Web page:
Not all students love the idea of dissecting organs. Some think it is simply 'gross', whereas others have ethical reasons for not wanting to participate.
The Nayland College Science department have been exploring ways to enable all students to have the experience of seeing what organs, such as the heart look like inside, without necessarily having to participate in or observe a dissection.
This is where blended learning in science can invite improved participation and learning opportunities for a greater number of students. Simply put, blended learning is a way of combining digital technology with traditional classroom methods.
Virtual Reality (VR) glasses and anatomy 4D apps are the tools that they are now using in the classroom as ways to cater for (and respect) the students' diverse needs and believes. The VR glasses give the students a guided tour through the human body entering through the nose.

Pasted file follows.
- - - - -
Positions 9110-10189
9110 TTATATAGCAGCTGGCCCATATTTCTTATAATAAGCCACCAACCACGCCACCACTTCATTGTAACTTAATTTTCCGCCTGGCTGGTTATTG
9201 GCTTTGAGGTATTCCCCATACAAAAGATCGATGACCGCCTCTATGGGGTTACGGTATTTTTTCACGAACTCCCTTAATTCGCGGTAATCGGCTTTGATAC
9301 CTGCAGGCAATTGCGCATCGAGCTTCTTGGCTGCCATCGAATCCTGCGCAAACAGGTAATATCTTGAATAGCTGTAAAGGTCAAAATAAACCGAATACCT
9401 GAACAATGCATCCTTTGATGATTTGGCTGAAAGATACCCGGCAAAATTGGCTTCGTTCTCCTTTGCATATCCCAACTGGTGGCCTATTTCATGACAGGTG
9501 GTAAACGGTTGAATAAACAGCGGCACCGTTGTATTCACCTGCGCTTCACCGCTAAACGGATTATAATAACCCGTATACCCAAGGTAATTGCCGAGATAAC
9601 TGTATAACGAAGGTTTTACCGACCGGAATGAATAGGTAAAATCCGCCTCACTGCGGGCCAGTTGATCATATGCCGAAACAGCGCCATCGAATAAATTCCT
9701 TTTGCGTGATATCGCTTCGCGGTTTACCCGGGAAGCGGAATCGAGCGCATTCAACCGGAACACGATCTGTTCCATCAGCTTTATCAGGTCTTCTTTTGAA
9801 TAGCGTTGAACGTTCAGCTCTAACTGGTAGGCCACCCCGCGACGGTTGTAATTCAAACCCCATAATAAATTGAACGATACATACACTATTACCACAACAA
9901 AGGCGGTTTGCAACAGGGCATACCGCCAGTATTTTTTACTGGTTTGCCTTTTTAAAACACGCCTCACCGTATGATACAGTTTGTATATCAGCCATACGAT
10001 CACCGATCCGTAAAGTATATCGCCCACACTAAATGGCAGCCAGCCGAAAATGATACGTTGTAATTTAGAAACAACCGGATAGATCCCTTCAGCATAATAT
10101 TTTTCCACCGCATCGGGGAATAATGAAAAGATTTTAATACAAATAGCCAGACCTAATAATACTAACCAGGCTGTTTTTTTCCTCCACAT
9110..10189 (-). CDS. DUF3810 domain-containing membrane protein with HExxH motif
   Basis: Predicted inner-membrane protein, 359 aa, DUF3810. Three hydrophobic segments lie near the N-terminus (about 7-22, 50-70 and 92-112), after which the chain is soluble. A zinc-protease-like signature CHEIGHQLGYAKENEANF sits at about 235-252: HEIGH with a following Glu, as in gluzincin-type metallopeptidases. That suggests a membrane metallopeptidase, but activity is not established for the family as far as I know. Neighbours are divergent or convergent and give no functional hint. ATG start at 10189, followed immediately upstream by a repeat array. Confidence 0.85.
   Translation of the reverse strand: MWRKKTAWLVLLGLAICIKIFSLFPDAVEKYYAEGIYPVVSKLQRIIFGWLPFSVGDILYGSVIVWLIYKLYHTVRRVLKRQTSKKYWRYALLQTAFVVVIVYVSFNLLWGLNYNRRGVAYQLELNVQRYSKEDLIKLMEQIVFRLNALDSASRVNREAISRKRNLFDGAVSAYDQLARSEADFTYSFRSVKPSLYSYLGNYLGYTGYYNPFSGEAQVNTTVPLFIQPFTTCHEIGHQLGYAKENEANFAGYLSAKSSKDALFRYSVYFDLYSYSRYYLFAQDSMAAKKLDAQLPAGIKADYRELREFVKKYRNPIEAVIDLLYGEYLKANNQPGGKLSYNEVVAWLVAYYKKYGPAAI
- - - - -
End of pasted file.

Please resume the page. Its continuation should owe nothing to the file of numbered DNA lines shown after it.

There is also a 4D virtual reality app that take the students on a tour through the human heart. The anatomy 4D app makes a human heart and body appear on the mobile phone screen when it is hovered over a printed template. The diagrams are extremely clear and engaging and the cellphone will even vibrate as the heart is beating. The animated apps also have the advantage that they are very clear and it is much easier to see and observe details and identify parts compared to looking at an actual sheep heart.
Although at this stage the technology cannot of course simulate feeling the weight, the smell and the structure of a real heart, it does allow greater numbers of students to participate, be inspired and gain valuable knowledge.